I have always preferred the live performance of songs over their recorded counterparts. I think artists covering the tunes of others often make the new versions more interesting than the originals. I am a huge fan of singer-songwriter Randy Newman. And I'm trying to expand my exposure to jazz.

That's why I was so eager to see New Jersey jazz singer Roseanna Vitro on her The Randy Newman Project tour last weekend at the KC Jazz Club at the Kennedy Center.

The tour is titled after Vitro's last CD, on which she performed jazz versions of 10 of her favorite Newman songs.  She was joined by  her long time accompanists drummer Tim Horner and bassist Dean Johnson; keyboardist Mark Soskin, who arranged many of the live Newman tunes; and violinist extraordinaire Sara Caswell, whose incredible leads provided a dynamic counterpoint to Vitror's vocals.

Vitro opened her 90-minute set with "Baltimore," which just happens to be my favorite song and has been performed for years by singer Nina Simone. In stark, simple lyrics with a haunting melody, "Baltimore" tells the story of the sad fall of a once vibrant city. Vitro prefaced the song with dialogue about the effects of Hurricane Sandy. She said she had escaped damage, but was still without power. After dedicating the entire night to those suffering from the storm and its aftereffects, she jokingly thanked the Kennedy Center for bringing the entire band to Washington, D.C. a day early so they could get showers and sleep in warm beds.

A second highlight of the night was a medley of 2 of Newman's best known songs, "Short People" and "You Can Leave Your Hat On." Vitro told the audience that the medley didn't appear on the CD, but the band liked the way the songs worked on stage. The crowd also appeared to enjoy Vitro's version of Newman's "Mama Told Me Not to Come," which was a hit for the chart-topping rock group Three Dog Night.

Tales, Tidbits, and Tips
A musical performance should be personally experienced, not written about. Click here to see and hear Vitro and her quartet perform songs from the Newman CD. You can click here to see Randy Newman performing some of his tunes.

Sunday, November 4, 2012

Dining in DC: District Commons

This posh, sassy addition to the Foggy Bottom dining scene (from the Passion Food Hospitality group) updates the tavern concept with a cool, modern look featuring huge windows, plus a cheeky menu that reimagines American comfort food. Service hits the mark. The real issue is that when it gets busy, it can really put the "din" in dinner.    (from Zagat)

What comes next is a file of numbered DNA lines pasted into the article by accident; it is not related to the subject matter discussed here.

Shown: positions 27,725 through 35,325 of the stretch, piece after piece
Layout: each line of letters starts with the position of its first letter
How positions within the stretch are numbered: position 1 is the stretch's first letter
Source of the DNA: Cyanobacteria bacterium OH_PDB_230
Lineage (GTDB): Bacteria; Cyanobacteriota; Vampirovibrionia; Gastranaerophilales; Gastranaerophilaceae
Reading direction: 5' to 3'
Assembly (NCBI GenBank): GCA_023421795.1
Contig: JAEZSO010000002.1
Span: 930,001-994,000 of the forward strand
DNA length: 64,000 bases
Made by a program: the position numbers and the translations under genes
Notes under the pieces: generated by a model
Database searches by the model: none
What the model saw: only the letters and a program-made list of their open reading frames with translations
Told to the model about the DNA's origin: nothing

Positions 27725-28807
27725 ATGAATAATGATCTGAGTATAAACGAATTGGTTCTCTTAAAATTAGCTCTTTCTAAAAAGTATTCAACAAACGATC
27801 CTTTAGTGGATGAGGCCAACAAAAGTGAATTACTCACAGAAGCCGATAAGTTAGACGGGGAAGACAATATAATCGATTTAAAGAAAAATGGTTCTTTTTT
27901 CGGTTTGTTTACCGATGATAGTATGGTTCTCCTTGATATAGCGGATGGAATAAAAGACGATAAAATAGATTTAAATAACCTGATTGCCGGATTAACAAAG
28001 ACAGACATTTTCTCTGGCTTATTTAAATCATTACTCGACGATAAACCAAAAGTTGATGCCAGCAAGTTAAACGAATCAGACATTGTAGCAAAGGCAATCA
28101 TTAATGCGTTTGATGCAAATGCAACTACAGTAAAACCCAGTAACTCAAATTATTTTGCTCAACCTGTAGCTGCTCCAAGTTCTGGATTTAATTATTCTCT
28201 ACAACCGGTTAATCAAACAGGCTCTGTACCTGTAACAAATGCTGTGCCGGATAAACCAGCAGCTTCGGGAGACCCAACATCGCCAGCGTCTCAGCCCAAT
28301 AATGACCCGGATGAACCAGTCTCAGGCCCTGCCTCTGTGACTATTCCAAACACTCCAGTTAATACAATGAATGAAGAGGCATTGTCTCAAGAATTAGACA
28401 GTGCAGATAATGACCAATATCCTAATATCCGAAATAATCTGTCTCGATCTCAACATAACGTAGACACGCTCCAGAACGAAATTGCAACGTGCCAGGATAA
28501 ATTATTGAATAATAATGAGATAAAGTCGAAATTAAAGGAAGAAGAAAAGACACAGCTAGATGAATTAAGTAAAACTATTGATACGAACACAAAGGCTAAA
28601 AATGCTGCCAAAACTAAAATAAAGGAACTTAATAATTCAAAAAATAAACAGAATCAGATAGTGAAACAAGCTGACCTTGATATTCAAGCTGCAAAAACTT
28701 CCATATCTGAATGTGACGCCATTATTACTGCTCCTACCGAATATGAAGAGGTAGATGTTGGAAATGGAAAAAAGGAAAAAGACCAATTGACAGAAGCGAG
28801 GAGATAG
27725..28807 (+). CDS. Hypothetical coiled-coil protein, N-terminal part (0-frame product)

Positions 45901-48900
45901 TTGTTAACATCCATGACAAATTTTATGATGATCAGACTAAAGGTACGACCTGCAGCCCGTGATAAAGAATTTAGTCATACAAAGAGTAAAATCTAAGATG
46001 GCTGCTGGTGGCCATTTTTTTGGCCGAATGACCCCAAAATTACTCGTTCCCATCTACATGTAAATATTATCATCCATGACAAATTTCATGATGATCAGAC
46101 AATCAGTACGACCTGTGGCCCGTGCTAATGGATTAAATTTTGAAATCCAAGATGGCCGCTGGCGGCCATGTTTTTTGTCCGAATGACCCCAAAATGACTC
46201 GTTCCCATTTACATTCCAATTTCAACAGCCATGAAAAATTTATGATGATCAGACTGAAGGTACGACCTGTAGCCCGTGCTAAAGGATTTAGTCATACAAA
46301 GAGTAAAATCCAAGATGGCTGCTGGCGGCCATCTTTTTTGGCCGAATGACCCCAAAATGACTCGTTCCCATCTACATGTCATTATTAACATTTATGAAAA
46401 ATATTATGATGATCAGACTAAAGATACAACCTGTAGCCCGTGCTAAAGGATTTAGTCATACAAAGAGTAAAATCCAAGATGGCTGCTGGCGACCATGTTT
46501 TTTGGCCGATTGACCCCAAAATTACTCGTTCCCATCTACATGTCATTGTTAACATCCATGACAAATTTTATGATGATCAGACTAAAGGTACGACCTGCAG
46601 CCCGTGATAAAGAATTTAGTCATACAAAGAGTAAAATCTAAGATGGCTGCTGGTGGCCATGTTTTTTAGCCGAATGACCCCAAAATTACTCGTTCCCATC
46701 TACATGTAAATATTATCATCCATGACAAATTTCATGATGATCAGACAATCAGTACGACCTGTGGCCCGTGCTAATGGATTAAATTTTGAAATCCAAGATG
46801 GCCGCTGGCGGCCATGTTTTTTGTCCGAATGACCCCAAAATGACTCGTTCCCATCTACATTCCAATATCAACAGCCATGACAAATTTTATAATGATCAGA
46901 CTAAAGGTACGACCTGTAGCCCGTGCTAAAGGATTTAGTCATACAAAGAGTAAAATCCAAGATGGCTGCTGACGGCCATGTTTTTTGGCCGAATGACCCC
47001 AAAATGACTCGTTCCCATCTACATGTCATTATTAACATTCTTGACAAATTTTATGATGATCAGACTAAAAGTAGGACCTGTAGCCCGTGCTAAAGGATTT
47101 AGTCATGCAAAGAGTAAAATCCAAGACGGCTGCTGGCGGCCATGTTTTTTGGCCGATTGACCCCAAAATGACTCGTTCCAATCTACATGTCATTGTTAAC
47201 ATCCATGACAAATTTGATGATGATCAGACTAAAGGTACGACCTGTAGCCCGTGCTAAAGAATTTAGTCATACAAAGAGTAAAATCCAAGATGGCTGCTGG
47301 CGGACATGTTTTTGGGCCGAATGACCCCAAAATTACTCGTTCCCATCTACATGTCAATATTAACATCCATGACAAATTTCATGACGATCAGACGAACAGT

If you are looking for good dining before a night at the Kennedy Center, District Commons is a great choice. It is located only one block from the Foggy Bottom Metro station where you can catch the free shuttle bus to the Kennedy Center.

Pretzel baguette w/ beer mustard butter
Based on the recommendation of our waiter Miguel, we decided to splurge for $2 and order the restaurant's signature hot pretzel baguette.  It proved to be a great investment. Don't miss this if you go. For an appetizer, Judy ordered Saturday's selection from the Daily Pig Board Showcase of America's Artisanal Hams. The ham slices come with Acadiana biscuits, Vermont creamery butter, and pickled cherries. I couldn't decide so I ordered 2 starters - butternut squash soup w/ keffir lime, creme fraiche and toasted pumpkins seeds and also the crispy fried oysters w/ blue cheese slaw and Frank's Red Hot remoulade

This is what tasty duck looks like
For an entree, Judy chose pork rack chop blue ribbon w/Benton ham, mozzarella, eggplant chow, and johnnycake and a side of a small crock of mashed potatoes. She said it was tasty, but the pork was a bit dry for her taste. Based on Miguel's recommendation, I tried the low and slow roasted duck w/wild rice-sweet potato hash and sorghum chili glaze. Now, I am not a duck fan, but this was some tasty duck.

We were going to decline dessert, but when I saw that there was Boardwalk funnel cake with butterscotch and whipped cream I convinced Judy to share a plate. Being that we were from South Jersey and had spent many days at the Jersey shore, I thought that was the least we could do for our old Summer playground given the destruction from Hurricane Sandy.

Tales, Tidbits, and Tips
What others say:
The Prices Do DC dinner rating
(****) 4 out of 5 plates

Saturday, November 3, 2012

A Look at Abraham Lincoln and 1862

It is one of the most interesting questions in American history. Why, despite such opposition from not only the South, but also the North, was President Abraham Lincoln so intent on saving the Union? Well, according to writer David Von Drehle, the reasons for Lincoln's  save-the-Union-at-any-cost position began to be formulated early in his life.

First, there were the circumstances of his birth.  Moments after he was born, Lincoln was wrapped in animal fur and placed on a bed of corn husks on the mud floor of his parent's one-room cabin. "But Lincoln was able to lift himself from that mud floor to the most powerful position in the country," Von Drehle said. "He knew that couldn't happen anywhere else (other than America). It was an important story and worth preserving. He called America 'the last, best great hope of Earth.'"